“I actually did those things already last year,” Keselowski said with a smile during last week’s media session at Daytona International Speedway. “I’m not sure how much that I can change. I’m already right there for the most part.”
The question for Keselowski and a lot of others on both sides of the catchfence is how other drivers in NASCAR will react to the shift in enforcement policy.
“When I met with NASCAR [officials] in Phoenix last year, they pretty much told me that’s the way the sport was pretty much going to go, and they were going to be OK with it,” he said. “So I didn’t see it as much of a surprise. I’m more interested in seeing the actions of other drivers versus myself.”
But Keselowski, who comes from one of the sport’s old-time families, isn’t about to label himself just as an aggressive driver.
“My attitude towards racing is to do what it takes to win,” he said. “I’d prefer to win honorably. I can’t always say that I’ve done that. Hopefully we can put together strong enough cars this year to where we can win without drama.
“A goal of mine is to win a race and look back and nobody say, ‘He screwed me over to do it.’ That’s the way race car drivers are…we never get beat fairly, just ask us. That’s part of the sport. The approach is to go out there and win and do the best that we can every week. We’ll see where that takes us.”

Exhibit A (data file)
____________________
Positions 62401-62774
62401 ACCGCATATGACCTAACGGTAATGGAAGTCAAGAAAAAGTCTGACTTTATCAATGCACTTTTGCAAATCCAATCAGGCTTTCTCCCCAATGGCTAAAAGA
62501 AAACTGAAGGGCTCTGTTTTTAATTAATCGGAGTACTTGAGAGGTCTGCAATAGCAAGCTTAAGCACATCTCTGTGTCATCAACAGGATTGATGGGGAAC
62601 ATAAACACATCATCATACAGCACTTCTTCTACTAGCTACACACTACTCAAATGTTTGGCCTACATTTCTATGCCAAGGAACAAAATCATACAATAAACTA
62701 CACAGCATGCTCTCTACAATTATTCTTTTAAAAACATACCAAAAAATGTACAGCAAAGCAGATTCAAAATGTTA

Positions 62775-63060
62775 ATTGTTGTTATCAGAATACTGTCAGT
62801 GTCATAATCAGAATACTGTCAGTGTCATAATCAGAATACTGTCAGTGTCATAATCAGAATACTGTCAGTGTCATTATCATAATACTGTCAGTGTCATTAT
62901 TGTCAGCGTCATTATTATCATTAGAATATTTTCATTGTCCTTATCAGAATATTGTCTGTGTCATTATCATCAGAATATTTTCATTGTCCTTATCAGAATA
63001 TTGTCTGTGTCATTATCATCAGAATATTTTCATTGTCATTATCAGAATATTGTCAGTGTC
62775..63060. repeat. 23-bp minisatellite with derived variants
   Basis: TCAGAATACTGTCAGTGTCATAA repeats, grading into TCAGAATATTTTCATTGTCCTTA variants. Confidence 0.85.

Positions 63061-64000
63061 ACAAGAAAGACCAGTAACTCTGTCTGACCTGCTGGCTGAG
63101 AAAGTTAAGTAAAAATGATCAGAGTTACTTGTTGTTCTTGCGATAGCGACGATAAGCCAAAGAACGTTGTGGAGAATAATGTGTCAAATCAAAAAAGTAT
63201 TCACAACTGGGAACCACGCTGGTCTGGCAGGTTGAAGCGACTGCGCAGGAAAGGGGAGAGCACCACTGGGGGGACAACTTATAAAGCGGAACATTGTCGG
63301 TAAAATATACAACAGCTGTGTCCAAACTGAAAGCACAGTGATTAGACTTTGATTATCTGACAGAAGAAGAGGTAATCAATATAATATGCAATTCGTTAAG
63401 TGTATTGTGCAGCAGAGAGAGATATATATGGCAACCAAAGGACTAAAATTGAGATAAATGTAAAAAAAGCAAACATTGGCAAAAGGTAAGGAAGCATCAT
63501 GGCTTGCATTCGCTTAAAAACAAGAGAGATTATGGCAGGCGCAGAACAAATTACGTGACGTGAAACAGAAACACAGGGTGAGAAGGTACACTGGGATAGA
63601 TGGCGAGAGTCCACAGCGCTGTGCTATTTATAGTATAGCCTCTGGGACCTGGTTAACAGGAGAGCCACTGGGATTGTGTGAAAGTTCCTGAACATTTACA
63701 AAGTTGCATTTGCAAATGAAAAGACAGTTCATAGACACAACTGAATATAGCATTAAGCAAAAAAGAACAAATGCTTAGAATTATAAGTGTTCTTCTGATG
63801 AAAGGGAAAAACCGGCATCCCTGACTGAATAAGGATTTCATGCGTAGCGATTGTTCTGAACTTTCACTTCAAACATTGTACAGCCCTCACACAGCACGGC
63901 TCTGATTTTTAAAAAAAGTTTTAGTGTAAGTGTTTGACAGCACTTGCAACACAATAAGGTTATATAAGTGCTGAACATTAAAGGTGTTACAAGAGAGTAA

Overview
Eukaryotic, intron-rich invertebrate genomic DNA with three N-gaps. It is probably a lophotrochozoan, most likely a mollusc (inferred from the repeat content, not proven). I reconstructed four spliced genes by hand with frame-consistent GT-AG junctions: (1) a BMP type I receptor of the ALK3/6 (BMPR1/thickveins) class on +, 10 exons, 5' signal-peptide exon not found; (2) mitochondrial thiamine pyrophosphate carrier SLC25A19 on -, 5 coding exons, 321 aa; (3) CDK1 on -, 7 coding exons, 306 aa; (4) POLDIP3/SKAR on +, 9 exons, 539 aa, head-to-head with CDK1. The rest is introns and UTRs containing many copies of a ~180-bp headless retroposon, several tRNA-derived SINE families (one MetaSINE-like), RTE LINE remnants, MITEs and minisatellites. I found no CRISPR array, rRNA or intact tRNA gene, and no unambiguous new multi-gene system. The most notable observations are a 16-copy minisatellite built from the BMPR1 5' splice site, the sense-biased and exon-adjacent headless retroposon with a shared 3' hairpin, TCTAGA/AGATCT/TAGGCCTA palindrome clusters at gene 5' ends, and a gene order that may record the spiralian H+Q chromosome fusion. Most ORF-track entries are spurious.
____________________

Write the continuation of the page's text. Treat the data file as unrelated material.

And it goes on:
Among those not complaining about Keselowski is his new teammate, Sam Hornish Jr. Keselowski has moved from Hendrick Motorsports to Penske Racing, where he’ll run full Nationwide and Sprint schedules.
“I think that Brad’s very fast,” Hornish said. “I think he’s definitely got an understanding of the car. He’s spent a lot of time over there at Hendrick trying to make himself better and to learn from the guys he’s around. All in all, there are some things that I can learn from him and I think that it’s a good addition to the team.”
Although he probably needs to become friends with Hornish and with Kurt Busch, his other teammate at Penske, he’s not worried about making other friends, at least on the track.
“Anytime your competitors are happy with you is when they’re beating you…” he said. “A lot of the established drivers don’t like young drivers coming into the sport because there is an upset to that balance. Before, that ride wasn’t a ride that they had to worry about and now it is. Realistically, it’s that they don’t want to race that guy.”
Even though Keselowski has acquired a reputation as being aggressive, he said that perception isn’t the same as reality.
“I feel like that, objectively, if you step back and watch my in-car camera tapes and stuff, I feel like I give when it’s the right time to give and I take when it’s the right time to take,” he said. “For the most part I always do that.
There have been a few races during the season where I step back and say, ‘Whoa, I did a terrible job of not giving right there.’